I have been dipping in and out of the wonderful book, Sailing Home: Using Homer’s Odyssey to Navigate Life’s Perils and Pitfalls by Norman Fischer. Opening it at random today I found this passage:
Few of us are willing to actually be ourselves. Mostly, we deny, berate, or ignore ourselves, preferring self-deception, judgementalism, or just plain oblivion. Being ourselves involves awareness and acceptance of our craftiness and our imperfection-and this awareness tames us, so that we can understand and appreciate our quirks and the quirks of others. It gives a broader, deeper perspective.
Perfection is not our spiritual goal. We do not aspire to be Nobody. We are and need to be Somebody, wily and crafty enough to interact with others, but avoiding the risk of puffing ourselves up and becoming swollen and blind with self-concern. But to be Somebody in a balanced way, without overdoing it, we need to appreciate the experience of being Nobody from time to time.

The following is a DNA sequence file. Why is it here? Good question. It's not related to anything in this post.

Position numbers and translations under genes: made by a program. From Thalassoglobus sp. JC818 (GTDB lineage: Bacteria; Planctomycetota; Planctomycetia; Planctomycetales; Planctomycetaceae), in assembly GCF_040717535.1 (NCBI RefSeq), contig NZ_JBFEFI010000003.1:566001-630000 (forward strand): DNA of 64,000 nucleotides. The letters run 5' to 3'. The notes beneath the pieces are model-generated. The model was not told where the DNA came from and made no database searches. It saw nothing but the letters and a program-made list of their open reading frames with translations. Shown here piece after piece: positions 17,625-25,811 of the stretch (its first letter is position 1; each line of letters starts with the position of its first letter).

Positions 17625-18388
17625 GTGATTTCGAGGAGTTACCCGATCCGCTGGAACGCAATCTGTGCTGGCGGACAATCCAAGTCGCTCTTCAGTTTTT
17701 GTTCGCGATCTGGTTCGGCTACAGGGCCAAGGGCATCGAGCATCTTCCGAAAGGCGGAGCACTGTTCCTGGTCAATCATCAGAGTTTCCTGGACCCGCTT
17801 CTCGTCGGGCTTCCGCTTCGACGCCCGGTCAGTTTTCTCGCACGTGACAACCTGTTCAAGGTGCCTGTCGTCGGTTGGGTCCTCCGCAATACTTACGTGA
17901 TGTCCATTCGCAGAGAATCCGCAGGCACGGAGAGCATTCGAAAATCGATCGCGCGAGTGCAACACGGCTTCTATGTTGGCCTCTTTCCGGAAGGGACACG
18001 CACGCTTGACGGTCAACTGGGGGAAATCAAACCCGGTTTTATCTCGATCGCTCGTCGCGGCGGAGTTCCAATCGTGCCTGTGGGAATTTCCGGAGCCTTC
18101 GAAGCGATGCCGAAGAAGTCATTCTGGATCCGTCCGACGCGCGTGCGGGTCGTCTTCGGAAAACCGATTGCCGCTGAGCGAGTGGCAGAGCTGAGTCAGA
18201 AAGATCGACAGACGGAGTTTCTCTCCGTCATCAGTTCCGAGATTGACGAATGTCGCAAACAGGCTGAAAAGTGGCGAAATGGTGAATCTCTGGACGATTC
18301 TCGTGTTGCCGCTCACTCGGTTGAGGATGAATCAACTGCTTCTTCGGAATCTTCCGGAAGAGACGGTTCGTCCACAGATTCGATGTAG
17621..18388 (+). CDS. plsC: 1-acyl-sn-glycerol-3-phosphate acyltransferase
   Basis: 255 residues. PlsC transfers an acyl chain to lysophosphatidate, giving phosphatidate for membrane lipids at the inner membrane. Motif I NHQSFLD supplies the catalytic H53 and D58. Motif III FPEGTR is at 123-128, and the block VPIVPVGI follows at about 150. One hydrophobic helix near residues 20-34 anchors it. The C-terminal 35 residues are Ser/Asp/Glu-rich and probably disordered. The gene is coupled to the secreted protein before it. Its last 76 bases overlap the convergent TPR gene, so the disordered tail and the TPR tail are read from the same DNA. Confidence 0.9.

To be Nobody is not to enter some fantiastic condition of egolessness. It is simply to be willing and able, when it is time, to drop the self, to let Somebody go and surrender to circumstances. We do this as a discipline when we give ourselves over in meditation or in prayer. We do it too, in those rare but always absorbing moments of abandonment that can come in art or work or love. We might need to do it at any moment of living- to let go on a moment’s notice of what we think we are and what we think we want, and be willing to turn around on a dime, trusting what comes instead of evaluating and resisting it. To be Nobody is to float on the ocean of stories with faith, and without thrashing around too much, willing to wait for the proper current to take us where we need to go.